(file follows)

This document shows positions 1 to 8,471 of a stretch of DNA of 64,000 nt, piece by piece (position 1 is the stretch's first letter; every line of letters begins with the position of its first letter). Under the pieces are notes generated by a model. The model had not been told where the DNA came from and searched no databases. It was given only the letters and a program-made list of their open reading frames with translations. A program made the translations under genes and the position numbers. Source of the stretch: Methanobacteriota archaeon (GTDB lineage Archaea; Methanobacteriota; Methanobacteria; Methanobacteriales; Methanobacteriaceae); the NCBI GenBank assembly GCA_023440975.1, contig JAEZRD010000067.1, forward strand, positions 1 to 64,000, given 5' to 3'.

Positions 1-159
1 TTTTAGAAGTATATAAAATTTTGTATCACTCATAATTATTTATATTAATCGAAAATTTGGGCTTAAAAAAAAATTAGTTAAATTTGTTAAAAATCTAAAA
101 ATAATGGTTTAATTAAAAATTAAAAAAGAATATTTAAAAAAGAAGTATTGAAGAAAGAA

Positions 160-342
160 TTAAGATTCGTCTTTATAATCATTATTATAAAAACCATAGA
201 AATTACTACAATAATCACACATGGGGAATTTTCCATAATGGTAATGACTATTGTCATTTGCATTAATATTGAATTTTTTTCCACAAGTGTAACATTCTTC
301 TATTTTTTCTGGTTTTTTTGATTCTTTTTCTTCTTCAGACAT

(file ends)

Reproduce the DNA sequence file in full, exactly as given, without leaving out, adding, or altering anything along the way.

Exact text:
This document shows positions 1 to 8,471 of a stretch of DNA of 64,000 nt, piece by piece (position 1 is the stretch's first letter; every line of letters begins with the position of its first letter). Under the pieces are notes generated by a model. The model had not been told where the DNA came from and searched no databases. It was given only the letters and a program-made list of their open reading frames with translations. A program made the translations under genes and the position numbers. Source of the stretch: Methanobacteriota archaeon (GTDB lineage Archaea; Methanobacteriota; Methanobacteria; Methanobacteriales; Methanobacteriaceae); the NCBI GenBank assembly GCA_023440975.1, contig JAEZRD010000067.1, forward strand, positions 1 to 64,000, given 5' to 3'.

Positions 1-159
1 TTTTAGAAGTATATAAAATTTTGTATCACTCATAATTATTTATATTAATCGAAAATTTGGGCTTAAAAAAAAATTAGTTAAATTTGTTAAAAATCTAAAA
101 ATAATGGTTTAATTAAAAATTAAAAAAGAATATTTAAAAAAGAAGTATTGAAGAAAGAA

Positions 160-342
160 TTAAGATTCGTCTTTATAATCATTATTATAAAAACCATAGA
201 AATTACTACAATAATCACACATGGGGAATTTTCCATAATGGTAATGACTATTGTCATTTGCATTAATATTGAATTTTTTTCCACAAGTGTAACATTCTTC
301 TATTTTTTCTGGTTTTTTTGATTCTTTTTCTTCTTCAGACAT